From my experiments, I am getting the very strong feeling that while they certainly have evolved their designs to a very high level of quality, there really just is not that much room for error nonetheless. It will always be a compromise between safety, living space in the shelter, and weight of the whole setup. For example, if you look at the Kifaru supertarp/superhooch, or even more so the smaller version of it: They sell a front door for it which has a chimney port. Now they do recommend to move the stove a bit further away from the pretty steep - almost vertical - front door, so the chimney is at an angle. But still, in some storms I have experienced, it is a bit optimistic to hope that an almost vertical piece of fabric will not get too close to the stove which, judging from the pictures, seems to be pretty close to it even without wind, maybe half a metre to a metre at most. But then, if you can't use the stove in a storm, that would really be a bummer, because that's when you might need or at least want to use it most.
That also explains why they positioned the chimney port of the Sawtooth shelter further away from the wall at the expense of living room. The Sawtooth is much higher than the supertarp, so the fabric will move even further in wind.
A basic fact seems to be that if you want to be able to use a stove in a shelter safely, you will have to have a larger shelter; the stove needs its own "living space", otherwise it seems too risky to me.
With lightweight fabrics, that's not a problem though. Maybe the increased footprint of the shelter can be an issue in some locations, but they are still making pretty good use of space.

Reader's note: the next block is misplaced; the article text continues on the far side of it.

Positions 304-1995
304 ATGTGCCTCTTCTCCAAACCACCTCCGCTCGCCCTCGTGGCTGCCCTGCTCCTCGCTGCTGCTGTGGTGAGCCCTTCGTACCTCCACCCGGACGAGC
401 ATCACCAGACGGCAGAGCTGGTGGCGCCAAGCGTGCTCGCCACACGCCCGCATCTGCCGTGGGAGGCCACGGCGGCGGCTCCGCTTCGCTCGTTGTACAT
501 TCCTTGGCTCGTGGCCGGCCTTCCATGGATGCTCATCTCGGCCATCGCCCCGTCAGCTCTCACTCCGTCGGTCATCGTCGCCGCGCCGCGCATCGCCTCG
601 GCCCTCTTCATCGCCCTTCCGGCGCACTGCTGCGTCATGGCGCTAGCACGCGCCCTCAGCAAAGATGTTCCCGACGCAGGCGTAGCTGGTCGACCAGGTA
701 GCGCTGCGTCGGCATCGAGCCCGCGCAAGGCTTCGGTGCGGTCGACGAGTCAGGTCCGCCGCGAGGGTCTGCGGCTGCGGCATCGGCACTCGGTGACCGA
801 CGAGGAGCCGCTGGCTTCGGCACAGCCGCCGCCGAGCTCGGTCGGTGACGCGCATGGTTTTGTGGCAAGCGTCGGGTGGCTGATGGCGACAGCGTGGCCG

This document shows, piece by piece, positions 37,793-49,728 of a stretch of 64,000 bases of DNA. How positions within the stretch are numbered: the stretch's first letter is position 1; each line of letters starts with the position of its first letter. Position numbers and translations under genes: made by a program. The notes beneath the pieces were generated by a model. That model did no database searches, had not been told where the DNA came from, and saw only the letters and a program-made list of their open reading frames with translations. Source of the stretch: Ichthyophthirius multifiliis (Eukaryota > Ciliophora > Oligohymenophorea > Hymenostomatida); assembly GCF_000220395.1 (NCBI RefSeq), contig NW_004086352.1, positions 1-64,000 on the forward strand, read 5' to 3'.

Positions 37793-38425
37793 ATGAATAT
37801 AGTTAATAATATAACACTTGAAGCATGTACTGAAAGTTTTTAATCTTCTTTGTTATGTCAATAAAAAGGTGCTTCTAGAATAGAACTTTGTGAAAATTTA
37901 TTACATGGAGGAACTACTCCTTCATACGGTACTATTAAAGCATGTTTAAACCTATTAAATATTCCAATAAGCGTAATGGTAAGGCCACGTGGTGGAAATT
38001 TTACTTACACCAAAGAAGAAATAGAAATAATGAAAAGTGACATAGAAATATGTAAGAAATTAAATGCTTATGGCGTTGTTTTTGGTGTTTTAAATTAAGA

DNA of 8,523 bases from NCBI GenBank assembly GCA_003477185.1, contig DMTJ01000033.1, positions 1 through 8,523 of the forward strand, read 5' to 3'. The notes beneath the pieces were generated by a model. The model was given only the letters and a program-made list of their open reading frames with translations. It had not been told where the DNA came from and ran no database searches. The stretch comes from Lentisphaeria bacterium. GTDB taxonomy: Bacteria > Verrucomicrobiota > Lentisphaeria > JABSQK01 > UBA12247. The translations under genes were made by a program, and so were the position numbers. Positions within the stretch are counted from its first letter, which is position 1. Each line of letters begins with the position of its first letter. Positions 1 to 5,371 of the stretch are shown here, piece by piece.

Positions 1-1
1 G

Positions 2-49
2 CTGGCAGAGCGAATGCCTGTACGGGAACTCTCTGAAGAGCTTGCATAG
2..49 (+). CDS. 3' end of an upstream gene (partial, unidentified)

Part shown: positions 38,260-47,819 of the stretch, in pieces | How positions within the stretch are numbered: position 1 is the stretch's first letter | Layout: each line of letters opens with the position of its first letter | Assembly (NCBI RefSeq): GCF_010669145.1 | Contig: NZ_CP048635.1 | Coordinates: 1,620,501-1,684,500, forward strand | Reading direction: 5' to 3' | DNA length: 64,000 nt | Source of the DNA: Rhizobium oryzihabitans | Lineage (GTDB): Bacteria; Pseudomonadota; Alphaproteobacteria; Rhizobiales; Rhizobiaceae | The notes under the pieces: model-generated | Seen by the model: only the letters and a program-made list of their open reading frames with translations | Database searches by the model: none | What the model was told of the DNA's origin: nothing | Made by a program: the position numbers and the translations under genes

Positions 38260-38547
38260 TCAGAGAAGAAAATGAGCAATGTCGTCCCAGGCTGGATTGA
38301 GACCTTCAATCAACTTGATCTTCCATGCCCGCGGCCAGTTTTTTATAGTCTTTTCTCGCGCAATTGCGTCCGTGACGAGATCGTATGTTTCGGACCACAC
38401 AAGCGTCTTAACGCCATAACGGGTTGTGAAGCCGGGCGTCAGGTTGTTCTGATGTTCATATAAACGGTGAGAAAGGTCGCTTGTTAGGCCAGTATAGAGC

All this is not deterring me from the idea of heating a shelter with a stove at all, it just shows that it is something that you really have to think through properly, and do responsibly and carefully. Not paying attention to what you are doing could have pretty bad consequences.
Modern tent fabrics do NOT go up in flames just like that; I'm not too worried about the fire of a burning tent. Quality fabrics tend to smoulder and melt and stink a lot, for minutes even, before they actually start to burn with flames, if they even do that at all.
BUT it would still mean that you could suddenly find yourself, your bedding, clothing and all other gear exposed to a violent rainstorm without a shelter - since in serious wind, once a bigger hole has been melted into the fabric, the shelter will likely go to shreds starting from there.
Another question that only testing will answer is: Can wind and gusts push into the chimney to push smoke out of the stove and into the shelter? How likely is that to happen? The draw of my now 1 metre tall chimney is absolutely fierce, so it would take quite a bit of wind to counter that, but still.
Also, the idea of "pointing the tip of the supertarp into the wind" so the chimney, which by design of the shelter MUST be on a lean, would lean away from the wind is kind of a nice theory, but in the mountains we have often encountered rapidly and erratically changing wind directions, especially in strong winds, and not only above the bushline. I would not want to rely on a wind direction staying more or less the same for a whole night, not even a few hours. But if the chimney leans at an angle and it leans INTO the wind, the wind WILL blow into and down through the chimney... A chimney has to be vertical I think, full stop.
Again, I'm not deterred. Lots of people in northern America camp with wood stoves in their shelters, so it must work well if done right.
To be continued...
Matt, I've got some spare fire-proof fabric from my dismantled night store heater but it could be dangerous asbestos stuff...If it's any good to you or you want to check it out, give me an email. Be good to see what you've done so far. I've also adapted a rectangular fly to be pitched on the diagonal in the bomb-proof tarp adaptation.
pink batts are mostly fibreglass but are held together with a plastic resin. fiberglass for flame shielding does not have this resin.
Its also this resin that is responsible for the itching that batts used to create. The formula used now is far more friendly